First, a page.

Listen… Amazon Kindle Fire encryption was pointless anyway, so chill

Amazon does a U-turn over encryption on the Kindle Fire (and other toys using the Android-derived Fire OS). In a one-line PR statement, Amazon says encryption will come back to the suspiciously-cheap units in the springtime.

Really, so what? Amazon was probably correct when it said users didn’t want the feature. Because of the painfully weak hardware in these useless tablets, switching on encryption would have been a recipe for frustration, reduced battery life, and general sad feels.

So don’t store confidential information on them. Stick to using Amazon tablets for what they’re designed to do: consuming media and buying stuff.

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Computerworld Cloud Computing

Amazon Kindle Fire fail: Don’t buy these useless tablets (and Wintergatan)

Amazon.com comes under fire for disabling encryption on Kindle Fire tablets, and other toys that use the Android-fork Fire OS 5. Since the “quiet” change, the devices can no longer encrypt the data stored in them.

Cue: Tedious comparisons with Apple. When asked, Amazon PR explained users didn’t care for the feature. Perhaps that had something to do with the utterly weak CPUs inside these nasty, plastic boxes.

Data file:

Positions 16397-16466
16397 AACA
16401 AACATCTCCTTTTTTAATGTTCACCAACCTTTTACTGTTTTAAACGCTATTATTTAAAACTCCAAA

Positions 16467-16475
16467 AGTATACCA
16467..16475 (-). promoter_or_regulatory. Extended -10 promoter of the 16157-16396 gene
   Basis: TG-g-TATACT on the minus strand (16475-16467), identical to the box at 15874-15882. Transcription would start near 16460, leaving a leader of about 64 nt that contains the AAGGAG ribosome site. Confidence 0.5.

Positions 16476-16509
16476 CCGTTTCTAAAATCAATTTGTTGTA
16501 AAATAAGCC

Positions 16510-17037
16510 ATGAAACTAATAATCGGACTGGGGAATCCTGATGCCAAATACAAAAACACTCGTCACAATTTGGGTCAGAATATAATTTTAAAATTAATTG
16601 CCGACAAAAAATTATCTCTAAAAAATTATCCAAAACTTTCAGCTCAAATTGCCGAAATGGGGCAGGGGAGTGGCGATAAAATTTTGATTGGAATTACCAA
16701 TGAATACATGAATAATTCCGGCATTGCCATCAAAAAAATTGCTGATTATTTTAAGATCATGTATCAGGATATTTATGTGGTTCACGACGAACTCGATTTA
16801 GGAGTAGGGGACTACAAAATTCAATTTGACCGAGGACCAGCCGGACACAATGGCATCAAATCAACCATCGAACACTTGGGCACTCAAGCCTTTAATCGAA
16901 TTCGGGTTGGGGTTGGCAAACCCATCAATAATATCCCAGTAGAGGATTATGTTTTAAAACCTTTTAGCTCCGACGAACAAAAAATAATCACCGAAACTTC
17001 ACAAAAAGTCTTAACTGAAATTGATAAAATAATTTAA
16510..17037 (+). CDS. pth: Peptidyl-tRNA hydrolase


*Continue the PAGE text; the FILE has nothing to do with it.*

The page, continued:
In IT Blogwatch, bloggers know the value of nothing. Not to mention: Check out this amazing musical instrument

Your humble blogwatcher curated these bloggy bits for your entertainment. [Developing story: Updated 11:47 am PT with more comment.]

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Computerworld Cloud Computing

Look for Amazon’s new homegrown chips in data centers, not Fire devices

Amazon’s jump into the chip business won’t change what’s in Fire devices — for now — but it’ll help the retailer drive more media delivery, file storage and cloud systems in homes and data centers.

Annapurna Labs, an Amazon subsidiary, said it would start selling a line of ARM-based chips for hardware that handles 4K video delivery, storage, IoT, cloud, and networking. The chips will be sold to makers of products for homes and data centers.

The announcement surprised many, since selling chips is a radical shift from Amazon’s bread-and-butter retail business. But the company has jumped outside its comfort zone before, dabbling in new businesses such as Web hosting with AWS (Amazon Web Services), which has become a runaway success.

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InfoWorld Cloud Computing